warm friendships (Engels, Finkenauer, Meeus, & Dekovic, 2001). By contrast,
insecurely attached adolescents show more depressive symptoms compared
to those who are securely attached (Doyle, Brendgen, Markiewicz, & Kamkar,
2003); they have more internalizing problems and lower self-esteem (Doyle &
Markiewicz, 2005), greater psychological distress, poorer self-concept, and
higher levels of anger and hostility (Cooper et al., 2008). Insecure-avoidant
adolescents’ self-isolation and self-criticism tend to make them especially
vulnerable to depressive symptoms (Blatt & Homann, 1992).
As described above, early attachment status also influences adult
partner relationships and interaction styles (Hamilton, 2000). The research
literature demonstrates how the attachment status of a child during the first
years of life can shape the emotional quality of romantic relationships in early
adulthood (Simpson, Collins, Tran, & Haydon, 2007), impact adults’ behavior
with partners when under stress (Simpson, Rholes, & Nelligan, 1992), and
influence relationship satisfaction and communication (Davila, Karney, &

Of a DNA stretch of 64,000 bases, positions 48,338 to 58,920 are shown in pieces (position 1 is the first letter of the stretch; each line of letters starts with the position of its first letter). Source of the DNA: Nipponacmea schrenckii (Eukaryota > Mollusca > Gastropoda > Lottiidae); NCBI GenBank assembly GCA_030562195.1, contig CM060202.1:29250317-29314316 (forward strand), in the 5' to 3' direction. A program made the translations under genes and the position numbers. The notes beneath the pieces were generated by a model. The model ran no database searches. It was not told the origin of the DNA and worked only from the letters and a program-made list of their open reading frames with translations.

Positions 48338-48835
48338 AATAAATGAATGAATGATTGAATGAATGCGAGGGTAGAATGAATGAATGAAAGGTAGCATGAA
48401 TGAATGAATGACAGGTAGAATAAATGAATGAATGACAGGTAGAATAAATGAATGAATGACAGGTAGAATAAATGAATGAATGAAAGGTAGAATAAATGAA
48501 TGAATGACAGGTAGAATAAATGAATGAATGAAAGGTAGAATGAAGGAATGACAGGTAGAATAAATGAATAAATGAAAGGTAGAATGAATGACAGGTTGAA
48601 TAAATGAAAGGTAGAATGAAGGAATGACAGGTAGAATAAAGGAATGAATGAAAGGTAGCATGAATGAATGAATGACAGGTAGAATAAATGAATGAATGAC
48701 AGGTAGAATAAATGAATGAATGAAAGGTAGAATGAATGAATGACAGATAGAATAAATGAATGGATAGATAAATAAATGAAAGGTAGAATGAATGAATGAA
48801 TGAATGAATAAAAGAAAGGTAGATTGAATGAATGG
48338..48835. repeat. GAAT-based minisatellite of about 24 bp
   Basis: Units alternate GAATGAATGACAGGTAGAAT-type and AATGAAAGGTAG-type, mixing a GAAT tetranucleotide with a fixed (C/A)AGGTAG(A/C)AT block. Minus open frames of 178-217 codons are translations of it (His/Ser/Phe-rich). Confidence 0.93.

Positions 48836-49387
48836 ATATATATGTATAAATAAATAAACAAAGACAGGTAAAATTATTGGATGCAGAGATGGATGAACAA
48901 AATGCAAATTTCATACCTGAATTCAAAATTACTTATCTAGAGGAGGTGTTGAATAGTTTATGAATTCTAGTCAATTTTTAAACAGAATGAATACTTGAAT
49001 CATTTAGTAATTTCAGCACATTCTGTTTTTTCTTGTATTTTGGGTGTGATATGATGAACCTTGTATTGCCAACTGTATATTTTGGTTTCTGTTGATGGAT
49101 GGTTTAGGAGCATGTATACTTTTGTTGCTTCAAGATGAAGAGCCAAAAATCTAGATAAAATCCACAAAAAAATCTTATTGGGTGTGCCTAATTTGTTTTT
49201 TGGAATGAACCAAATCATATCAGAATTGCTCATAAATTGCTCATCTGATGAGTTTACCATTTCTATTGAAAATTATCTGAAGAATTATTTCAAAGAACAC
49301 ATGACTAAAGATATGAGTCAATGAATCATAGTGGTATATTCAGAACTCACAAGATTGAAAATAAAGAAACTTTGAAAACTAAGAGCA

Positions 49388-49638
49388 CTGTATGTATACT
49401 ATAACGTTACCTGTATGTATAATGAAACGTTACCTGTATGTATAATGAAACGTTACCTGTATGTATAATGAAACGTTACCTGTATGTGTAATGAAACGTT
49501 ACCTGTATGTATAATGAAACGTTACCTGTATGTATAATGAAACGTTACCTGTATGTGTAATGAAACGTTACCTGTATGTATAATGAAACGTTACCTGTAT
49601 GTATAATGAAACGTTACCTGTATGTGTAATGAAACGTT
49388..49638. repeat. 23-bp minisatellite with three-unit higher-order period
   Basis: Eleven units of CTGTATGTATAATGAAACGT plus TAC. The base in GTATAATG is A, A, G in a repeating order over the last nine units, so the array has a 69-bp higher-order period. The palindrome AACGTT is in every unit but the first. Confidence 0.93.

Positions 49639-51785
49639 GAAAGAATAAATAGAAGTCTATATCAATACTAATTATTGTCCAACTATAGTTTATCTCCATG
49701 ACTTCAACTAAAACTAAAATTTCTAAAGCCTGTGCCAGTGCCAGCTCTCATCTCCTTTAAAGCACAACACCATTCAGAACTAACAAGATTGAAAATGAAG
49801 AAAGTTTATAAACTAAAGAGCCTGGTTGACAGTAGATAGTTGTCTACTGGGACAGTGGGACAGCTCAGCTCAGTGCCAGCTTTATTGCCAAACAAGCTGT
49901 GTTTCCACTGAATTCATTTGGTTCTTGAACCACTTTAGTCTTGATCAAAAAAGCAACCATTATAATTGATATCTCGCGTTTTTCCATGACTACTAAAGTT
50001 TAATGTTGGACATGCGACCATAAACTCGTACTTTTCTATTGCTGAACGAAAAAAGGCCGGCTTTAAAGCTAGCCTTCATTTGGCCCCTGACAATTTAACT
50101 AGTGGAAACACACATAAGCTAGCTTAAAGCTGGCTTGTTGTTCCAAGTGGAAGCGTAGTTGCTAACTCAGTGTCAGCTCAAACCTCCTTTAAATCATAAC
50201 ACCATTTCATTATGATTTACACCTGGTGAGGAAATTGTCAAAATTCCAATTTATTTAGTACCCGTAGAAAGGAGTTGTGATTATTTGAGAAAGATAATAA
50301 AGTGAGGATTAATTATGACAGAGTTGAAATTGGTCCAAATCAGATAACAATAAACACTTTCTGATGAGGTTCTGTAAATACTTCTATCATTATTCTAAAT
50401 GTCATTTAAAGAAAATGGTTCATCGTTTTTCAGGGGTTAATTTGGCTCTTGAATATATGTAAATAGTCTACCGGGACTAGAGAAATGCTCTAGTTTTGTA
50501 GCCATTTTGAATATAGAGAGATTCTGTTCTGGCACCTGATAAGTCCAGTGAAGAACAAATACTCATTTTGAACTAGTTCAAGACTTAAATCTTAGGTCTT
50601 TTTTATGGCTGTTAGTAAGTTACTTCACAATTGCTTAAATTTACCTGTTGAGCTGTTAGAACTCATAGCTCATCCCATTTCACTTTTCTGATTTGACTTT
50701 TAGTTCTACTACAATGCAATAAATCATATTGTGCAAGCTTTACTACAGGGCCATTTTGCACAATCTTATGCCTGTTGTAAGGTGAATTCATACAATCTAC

Bradbury, 1999). Early attachment representations can also direct adults’
expectations about relationships (Collins, 1996). Moreover, a longitudinal
study by Dinero et al. (2011) found that early family interactions such as high
levels of warmth, caring, and sensitivity, and lower levels of hostility can
predict similar behavior toward the adult romantic partner and greater security
in self-reported attachment representations at 25 years of age. 3
In spite of the vast literature on adult attachment status and close
relationships in adulthood, most of these studies fail to link early attachment
style with the key components of marital satisfaction discussed earlier, i.e.,
communication, sexual satisfaction, and love. Previous research studies don’t
clearly indicate in detail how early attachment is related to the key components
of effective communication, sexual satisfaction, or adult partner attachment.
The majority of existing studies have, in contrast, assessed the effect of adults’
attachment style on marital satisfaction rather than the effect of early
attachment on marital satisfaction.

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3 thoughts on “Marital Satisfaction: Love/Attachment (Part 3).